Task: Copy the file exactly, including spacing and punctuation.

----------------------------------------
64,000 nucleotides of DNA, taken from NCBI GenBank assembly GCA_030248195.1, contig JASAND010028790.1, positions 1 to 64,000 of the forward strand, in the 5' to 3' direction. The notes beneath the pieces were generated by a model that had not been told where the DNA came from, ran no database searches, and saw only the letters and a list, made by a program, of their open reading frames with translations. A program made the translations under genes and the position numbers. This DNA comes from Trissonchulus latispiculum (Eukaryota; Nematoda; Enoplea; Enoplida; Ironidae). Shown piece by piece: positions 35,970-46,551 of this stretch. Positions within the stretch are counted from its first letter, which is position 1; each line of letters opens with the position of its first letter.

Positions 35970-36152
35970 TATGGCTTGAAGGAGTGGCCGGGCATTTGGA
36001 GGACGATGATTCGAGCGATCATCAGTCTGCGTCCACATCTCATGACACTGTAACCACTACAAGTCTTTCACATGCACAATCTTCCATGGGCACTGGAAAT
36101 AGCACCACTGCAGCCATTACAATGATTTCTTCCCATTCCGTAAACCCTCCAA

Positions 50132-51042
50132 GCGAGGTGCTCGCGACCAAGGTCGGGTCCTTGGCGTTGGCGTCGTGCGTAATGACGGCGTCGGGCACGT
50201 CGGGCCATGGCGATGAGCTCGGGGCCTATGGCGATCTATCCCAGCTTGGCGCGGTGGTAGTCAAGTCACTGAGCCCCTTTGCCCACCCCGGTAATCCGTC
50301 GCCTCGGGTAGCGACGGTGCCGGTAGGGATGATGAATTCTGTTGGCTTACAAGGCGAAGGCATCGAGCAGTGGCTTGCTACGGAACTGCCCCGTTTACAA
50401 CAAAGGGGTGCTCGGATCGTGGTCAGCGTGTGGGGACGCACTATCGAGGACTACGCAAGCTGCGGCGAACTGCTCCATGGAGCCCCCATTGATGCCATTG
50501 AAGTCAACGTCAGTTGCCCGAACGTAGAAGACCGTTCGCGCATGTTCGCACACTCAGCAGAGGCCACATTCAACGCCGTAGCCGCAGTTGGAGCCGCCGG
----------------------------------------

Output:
64,000 nucleotides of DNA, taken from NCBI GenBank assembly GCA_030248195.1, contig JASAND010028790.1, positions 1 to 64,000 of the forward strand, in the 5' to 3' direction. The notes beneath the pieces were generated by a model that had not been told where the DNA came from, ran no database searches, and saw only the letters and a list, made by a program, of their open reading frames with translations. A program made the translations under genes and the position numbers. This DNA comes from Trissonchulus latispiculum (Eukaryota; Nematoda; Enoplea; Enoplida; Ironidae). Shown piece by piece: positions 35,970-46,551 of this stretch. Positions within the stretch are counted from its first letter, which is position 1; each line of letters opens with the position of its first letter.

Positions 35970-36152
35970 TATGGCTTGAAGGAGTGGCCGGGCATTTGGA
36001 GGACGATGATTCGAGCGATCATCAGTCTGCGTCCACATCTCATGACACTGTAACCACTACAAGTCTTTCACATGCACAATCTTCCATGGGCACTGGAAAT
36101 AGCACCACTGCAGCCATTACAATGATTTCTTCCCATTCCGTAAACCCTCCAA

Positions 50132-51042
50132 GCGAGGTGCTCGCGACCAAGGTCGGGTCCTTGGCGTTGGCGTCGTGCGTAATGACGGCGTCGGGCACGT
50201 CGGGCCATGGCGATGAGCTCGGGGCCTATGGCGATCTATCCCAGCTTGGCGCGGTGGTAGTCAAGTCACTGAGCCCCTTTGCCCACCCCGGTAATCCGTC
50301 GCCTCGGGTAGCGACGGTGCCGGTAGGGATGATGAATTCTGTTGGCTTACAAGGCGAAGGCATCGAGCAGTGGCTTGCTACGGAACTGCCCCGTTTACAA
50401 CAAAGGGGTGCTCGGATCGTGGTCAGCGTGTGGGGACGCACTATCGAGGACTACGCAAGCTGCGGCGAACTGCTCCATGGAGCCCCCATTGATGCCATTG
50501 AAGTCAACGTCAGTTGCCCGAACGTAGAAGACCGTTCGCGCATGTTCGCACACTCAGCAGAGGCCACATTCAACGCCGTAGCCGCAGTTGGAGCCGCCGG